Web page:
State estimation is then applied to the problem of electricity theft detection. A method taking into account measurements across several time-steps is presented. The proposed method achieves better theft detection rates and lower false positive levels than currents state of the art methods. The limitations of voltage measurements for theft detection are also underlined. The proposed method is validated using the 33-bus distribution system.

Friday, 24 November 2017, 2:00PM -- M3-3127
Seminar -- Statistics & Actuarial Science
Speaker: Cosimo-Andrea Munari, University of Zurich
Title: "Comonotonic risk measures in a world without risk-free assets"
Remarks: Refreshments will be provided
Abstract: We focus on comonotonic risk measures from the point of view of the primitives of the theory as initially laid down by Artzner et al. (1999): acceptance sets and eligible assets. We show that comonotonicity cannot be characterized by the properties of the acceptance set alone and heavily depends on the choice of the eligible asset. In fact, in many important cases, comonotonicity is only compatible with risk-free eligible assets. These findings seem to question the assumption of comonotonicity in a world of ``discounted'' capital positions and call for a renewed assessment of the meaning and the role of comonotonicity within a capital adequacy framework. Time permitting, we will also discuss some implications for insurance pricing.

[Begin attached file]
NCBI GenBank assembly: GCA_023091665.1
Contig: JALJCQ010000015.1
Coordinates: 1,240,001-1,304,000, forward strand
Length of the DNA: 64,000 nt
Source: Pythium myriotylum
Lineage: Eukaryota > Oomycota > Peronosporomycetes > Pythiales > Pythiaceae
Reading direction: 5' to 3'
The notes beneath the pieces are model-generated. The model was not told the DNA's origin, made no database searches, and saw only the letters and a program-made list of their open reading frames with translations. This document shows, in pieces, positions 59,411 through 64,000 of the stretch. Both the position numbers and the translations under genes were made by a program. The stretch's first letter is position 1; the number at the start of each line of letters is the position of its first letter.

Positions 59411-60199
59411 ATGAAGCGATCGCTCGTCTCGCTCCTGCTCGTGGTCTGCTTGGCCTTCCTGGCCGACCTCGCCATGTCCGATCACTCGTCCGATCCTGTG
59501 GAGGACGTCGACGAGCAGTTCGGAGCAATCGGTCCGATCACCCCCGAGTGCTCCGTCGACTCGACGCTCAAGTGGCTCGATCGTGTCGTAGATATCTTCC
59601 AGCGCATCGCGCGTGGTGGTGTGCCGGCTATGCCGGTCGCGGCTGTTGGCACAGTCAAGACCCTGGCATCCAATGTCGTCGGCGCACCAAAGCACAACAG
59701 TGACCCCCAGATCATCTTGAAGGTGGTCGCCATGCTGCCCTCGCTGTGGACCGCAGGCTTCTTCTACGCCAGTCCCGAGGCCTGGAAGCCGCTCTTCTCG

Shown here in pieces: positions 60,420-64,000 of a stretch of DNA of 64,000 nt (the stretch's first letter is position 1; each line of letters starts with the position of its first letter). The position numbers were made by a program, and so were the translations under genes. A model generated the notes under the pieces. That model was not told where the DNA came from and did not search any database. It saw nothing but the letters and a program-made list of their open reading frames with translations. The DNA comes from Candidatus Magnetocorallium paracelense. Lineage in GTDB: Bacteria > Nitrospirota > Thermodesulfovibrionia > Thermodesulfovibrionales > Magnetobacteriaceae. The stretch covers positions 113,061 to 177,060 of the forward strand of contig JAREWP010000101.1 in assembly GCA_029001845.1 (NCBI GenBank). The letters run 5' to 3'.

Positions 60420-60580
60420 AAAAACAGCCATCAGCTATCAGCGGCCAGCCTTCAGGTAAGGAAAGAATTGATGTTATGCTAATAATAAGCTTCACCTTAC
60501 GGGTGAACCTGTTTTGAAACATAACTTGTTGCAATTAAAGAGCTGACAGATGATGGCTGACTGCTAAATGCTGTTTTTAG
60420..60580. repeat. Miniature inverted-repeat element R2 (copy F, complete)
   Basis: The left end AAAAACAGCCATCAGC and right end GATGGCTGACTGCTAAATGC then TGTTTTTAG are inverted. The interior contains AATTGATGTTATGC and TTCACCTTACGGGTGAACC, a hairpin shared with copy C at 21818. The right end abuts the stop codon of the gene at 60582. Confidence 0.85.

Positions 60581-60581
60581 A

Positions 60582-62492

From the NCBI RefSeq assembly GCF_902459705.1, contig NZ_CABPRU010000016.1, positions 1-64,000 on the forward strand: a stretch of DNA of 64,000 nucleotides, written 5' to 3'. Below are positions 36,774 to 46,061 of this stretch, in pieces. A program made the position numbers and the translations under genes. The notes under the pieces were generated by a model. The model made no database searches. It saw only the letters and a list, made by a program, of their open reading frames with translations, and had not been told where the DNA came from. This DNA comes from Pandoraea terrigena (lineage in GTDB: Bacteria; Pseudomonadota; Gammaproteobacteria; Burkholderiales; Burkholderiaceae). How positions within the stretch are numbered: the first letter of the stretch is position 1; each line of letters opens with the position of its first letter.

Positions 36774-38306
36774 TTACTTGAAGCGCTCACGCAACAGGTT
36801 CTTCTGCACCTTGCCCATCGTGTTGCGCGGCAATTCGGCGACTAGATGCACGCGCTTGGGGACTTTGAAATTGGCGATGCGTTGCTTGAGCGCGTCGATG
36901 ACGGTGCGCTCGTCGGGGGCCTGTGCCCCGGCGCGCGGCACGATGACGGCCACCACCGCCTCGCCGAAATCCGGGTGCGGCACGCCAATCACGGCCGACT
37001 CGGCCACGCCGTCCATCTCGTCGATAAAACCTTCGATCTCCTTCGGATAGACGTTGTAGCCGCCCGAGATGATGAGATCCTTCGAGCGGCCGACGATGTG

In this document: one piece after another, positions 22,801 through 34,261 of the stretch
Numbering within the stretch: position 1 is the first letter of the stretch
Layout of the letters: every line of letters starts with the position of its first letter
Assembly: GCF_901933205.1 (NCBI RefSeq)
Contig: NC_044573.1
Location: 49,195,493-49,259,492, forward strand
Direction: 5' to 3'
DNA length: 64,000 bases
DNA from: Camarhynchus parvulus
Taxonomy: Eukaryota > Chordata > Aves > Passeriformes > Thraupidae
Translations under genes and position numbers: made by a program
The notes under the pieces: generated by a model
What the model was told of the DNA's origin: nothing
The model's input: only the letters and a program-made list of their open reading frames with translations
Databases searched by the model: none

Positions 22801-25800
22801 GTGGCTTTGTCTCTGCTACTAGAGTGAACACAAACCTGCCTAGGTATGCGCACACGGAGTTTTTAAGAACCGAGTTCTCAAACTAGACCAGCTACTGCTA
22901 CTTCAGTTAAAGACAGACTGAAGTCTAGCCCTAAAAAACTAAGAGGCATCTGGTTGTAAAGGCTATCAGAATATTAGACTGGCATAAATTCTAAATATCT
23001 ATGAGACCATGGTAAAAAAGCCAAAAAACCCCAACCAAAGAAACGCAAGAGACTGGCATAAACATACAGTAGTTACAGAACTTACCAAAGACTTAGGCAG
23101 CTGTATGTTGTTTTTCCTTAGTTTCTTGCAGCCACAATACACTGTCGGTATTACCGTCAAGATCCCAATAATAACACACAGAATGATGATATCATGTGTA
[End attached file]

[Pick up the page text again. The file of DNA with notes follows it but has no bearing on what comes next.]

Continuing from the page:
Friday, 24 November 2017, 2:30PM -- MC 5403
Geometry & Topology Seminar Seminar -- Pure Mathematics
Speaker: Xinliang An, University of Toronto
Title: "On Singularity Formation in General Relativity"